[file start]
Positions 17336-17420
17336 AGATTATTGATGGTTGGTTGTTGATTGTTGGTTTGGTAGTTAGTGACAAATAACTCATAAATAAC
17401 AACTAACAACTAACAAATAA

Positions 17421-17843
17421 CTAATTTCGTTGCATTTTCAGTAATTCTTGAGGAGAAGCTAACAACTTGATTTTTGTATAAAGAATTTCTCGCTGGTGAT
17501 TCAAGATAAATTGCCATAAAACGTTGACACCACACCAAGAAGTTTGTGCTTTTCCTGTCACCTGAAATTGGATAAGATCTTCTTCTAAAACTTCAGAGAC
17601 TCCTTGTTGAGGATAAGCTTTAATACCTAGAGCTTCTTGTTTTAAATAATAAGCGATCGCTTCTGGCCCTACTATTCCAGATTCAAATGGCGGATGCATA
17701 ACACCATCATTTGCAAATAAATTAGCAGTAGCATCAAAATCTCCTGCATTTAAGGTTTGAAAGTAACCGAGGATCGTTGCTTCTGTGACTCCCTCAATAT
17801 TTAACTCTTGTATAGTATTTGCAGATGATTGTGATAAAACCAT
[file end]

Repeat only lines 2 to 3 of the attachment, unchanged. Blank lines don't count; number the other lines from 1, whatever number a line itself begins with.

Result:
17336 AGATTATTGATGGTTGGTTGTTGATTGTTGGTTTGGTAGTTAGTGACAAATAACTCATAAATAAC
17401 AACTAACAACTAACAAATAA